When undergoing fertility testing or treatment, you may encounter what are known as “elective services.” These may not be covered by insurance. It is always recommended you call your insurance to verify if each test or treatment is covered under your plan. If these services are recommended by your physician, inquire with your practice about the self-pay cost associated, if not a covered benefit. These services, if rendered, will not apply to your deductible or out-of-pocket maximum if they are a non-covered benefit.
Some of the elective services are:
- Preimplantation genetic testing (PGT): this refers to genetic testing done on embryos created during an IVF cycle before a transfer. There are 2 separate costs associated with PGT: the cost of an IVF cycle and the cost for the lab to conduct PGT on the embryos. These costs apply to each IVF cycle you wish to test
- Cryopreservation: this refers to the freezing of tissue (embryos, eggs [or oocytes], and/or sperm), as well as the tissue storage (continuing to keep the tissue stored or frozen)
- Donor egg, donor sperm, donor embryos: this refers to using the egg, sperm, or embryo of someone else
- Surrogacy or gestational surrogacy: this refers to someone else carrying the pregnancy
There are many more elective services that different physicians may order. It is always best to have conversations with your care team to find out why the service is recommended and what the costs are, and to speak to your insurance provider to find out if it is a covered benefit.
Most clinics have financial counselors who will verify your benefits and explain what your estimated costs will be, including what is covered and not covered. Ask for a copy of this verification, as they will more than likely have the CPT (procedure) codes and DX (diagnosis) codes listed, along with the response received by the insurance company. Again, you can verify this information by calling your insurance company directly.
There is usually a disclaimer from insurance companies stating that this is not a “guarantee of coverage,” and that the coverage amounts shown will remain unchanged until the date services are rendered. Any claim submitted is subject to all plan provisions, including eligibility requirements, exclusions, limitations, and state mandates (fertility insurance coverage laws). Coverage will be determined based on the facts existing when services are rendered. Basically, until the insurance provider receives the claim and processes it based on your benefit plan policy, they do not guarantee the claim will be paid.
Multiple insurance policies
If you have more than one insurance policy, even if the additional insurance policy has no fertility coverage benefits, you will need to provide all insurance information to your clinic. If you only provide one policy and later it was identified that you had other insurance, the insurance company that paid for services can recoup their payments because you had other insurance. Even if there is no covered benefit, the primary insurance needs to be billed first, and then the explanation of benefits (EOB) from your primary insurance will be sent, along with the claim, to your secondary insurance for processing.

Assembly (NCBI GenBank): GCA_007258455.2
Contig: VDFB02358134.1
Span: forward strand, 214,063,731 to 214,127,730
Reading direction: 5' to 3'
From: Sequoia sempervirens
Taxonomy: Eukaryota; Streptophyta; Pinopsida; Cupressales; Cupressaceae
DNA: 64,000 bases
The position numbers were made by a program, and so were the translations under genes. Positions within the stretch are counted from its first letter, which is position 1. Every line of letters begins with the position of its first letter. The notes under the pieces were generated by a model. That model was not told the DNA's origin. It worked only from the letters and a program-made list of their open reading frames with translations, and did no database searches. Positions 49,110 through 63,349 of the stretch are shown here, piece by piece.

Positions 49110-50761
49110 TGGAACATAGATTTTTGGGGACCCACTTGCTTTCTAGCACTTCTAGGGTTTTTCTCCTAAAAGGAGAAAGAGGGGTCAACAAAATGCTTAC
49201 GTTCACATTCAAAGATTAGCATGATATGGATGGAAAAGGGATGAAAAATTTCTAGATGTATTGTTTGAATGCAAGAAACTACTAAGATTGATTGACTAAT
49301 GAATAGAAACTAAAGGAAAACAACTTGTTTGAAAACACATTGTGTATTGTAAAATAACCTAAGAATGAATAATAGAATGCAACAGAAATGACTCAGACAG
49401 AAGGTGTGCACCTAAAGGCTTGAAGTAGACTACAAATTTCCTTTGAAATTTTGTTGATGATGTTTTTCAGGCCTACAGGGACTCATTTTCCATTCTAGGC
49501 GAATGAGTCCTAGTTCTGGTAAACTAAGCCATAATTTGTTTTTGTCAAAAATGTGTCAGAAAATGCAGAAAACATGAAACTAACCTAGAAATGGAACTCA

When you have more than one insurance policy, you want to contact each of your insurance providers and let them know you have another insurance policy. This is called a “coordination of benefits (COB).” They will then determine which policy is primary and which one is secondary. More than likely your policy where you are the subscriber would be the primary, and the secondary would be the one where you are a dependent. If you have two policies that you are the subscriber on (for example, you work two jobs and have insurance through both employers), then usually the policy that was in effect first becomes the primary insurance plan, and the other would be secondary. It is always recommended that you call your insurance and inform them of additional policies and complete the coordination of benefits. If one of the policies terminates, you also want to call the remaining active insurance providers to let them know you no longer have that secondary policy, and to update the coordination of benefits.
When reviewing your clinic’s self-pay packages, look at the bigger picture of what provides the most cost savings when it comes to your family-planning goals. If they offer a package that allows more attempts at trying to conceive and saves you more money in the long run, it may be financially beneficial to purchase the more expensive package. Compare the packages to see what the cost difference is of purchasing the “multiple attempts” package as opposed to paying for a single attempt multiple times. Obtain in writing the refund policy of unused portions of the treatment packages. Some clinics will not allow you to upgrade to another package and will not apply what you previously purchased toward the upgrade.
It’s worth exploring all options for treatment and discussing them with your healthcare provider to determine the best course of action for your individual situation. Then, make sure to always call your insurance provider to fully understand what’s covered and what’s not. And remember, there may be other financial options to help you on your journey to parenthood.